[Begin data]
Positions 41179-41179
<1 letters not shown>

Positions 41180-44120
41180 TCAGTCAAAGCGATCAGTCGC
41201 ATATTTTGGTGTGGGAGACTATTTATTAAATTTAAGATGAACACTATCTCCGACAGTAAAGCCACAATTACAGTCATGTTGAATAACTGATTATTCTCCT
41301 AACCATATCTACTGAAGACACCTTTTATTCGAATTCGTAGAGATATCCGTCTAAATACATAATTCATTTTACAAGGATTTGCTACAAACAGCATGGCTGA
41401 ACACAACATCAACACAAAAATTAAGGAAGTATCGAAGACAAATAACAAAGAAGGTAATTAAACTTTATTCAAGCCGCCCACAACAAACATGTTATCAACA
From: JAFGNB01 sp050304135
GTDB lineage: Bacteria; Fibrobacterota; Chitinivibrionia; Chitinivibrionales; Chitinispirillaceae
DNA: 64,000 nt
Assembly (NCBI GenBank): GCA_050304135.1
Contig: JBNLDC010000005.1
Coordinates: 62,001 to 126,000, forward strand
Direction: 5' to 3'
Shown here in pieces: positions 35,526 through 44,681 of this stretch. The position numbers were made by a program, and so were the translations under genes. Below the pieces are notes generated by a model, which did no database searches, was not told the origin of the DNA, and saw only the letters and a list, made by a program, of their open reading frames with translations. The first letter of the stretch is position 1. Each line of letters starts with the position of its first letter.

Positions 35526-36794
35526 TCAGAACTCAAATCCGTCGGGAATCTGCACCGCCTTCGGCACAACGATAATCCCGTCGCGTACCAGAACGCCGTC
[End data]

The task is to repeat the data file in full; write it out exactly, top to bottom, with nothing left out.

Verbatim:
Positions 41179-41179
<1 letters not shown>

Positions 41180-44120
41180 TCAGTCAAAGCGATCAGTCGC
41201 ATATTTTGGTGTGGGAGACTATTTATTAAATTTAAGATGAACACTATCTCCGACAGTAAAGCCACAATTACAGTCATGTTGAATAACTGATTATTCTCCT
41301 AACCATATCTACTGAAGACACCTTTTATTCGAATTCGTAGAGATATCCGTCTAAATACATAATTCATTTTACAAGGATTTGCTACAAACAGCATGGCTGA
41401 ACACAACATCAACACAAAAATTAAGGAAGTATCGAAGACAAATAACAAAGAAGGTAATTAAACTTTATTCAAGCCGCCCACAACAAACATGTTATCAACA
From: JAFGNB01 sp050304135
GTDB lineage: Bacteria; Fibrobacterota; Chitinivibrionia; Chitinivibrionales; Chitinispirillaceae
DNA: 64,000 nt
Assembly (NCBI GenBank): GCA_050304135.1
Contig: JBNLDC010000005.1
Coordinates: 62,001 to 126,000, forward strand
Direction: 5' to 3'
Shown here in pieces: positions 35,526 through 44,681 of this stretch. The position numbers were made by a program, and so were the translations under genes. Below the pieces are notes generated by a model, which did no database searches, was not told the origin of the DNA, and saw only the letters and a list, made by a program, of their open reading frames with translations. The first letter of the stretch is position 1. Each line of letters starts with the position of its first letter.

Positions 35526-36794
35526 TCAGAACTCAAATCCGTCGGGAATCTGCACCGCCTTCGGCACAACGATAATCCCGTCGCGTACCAGAACGCCGTC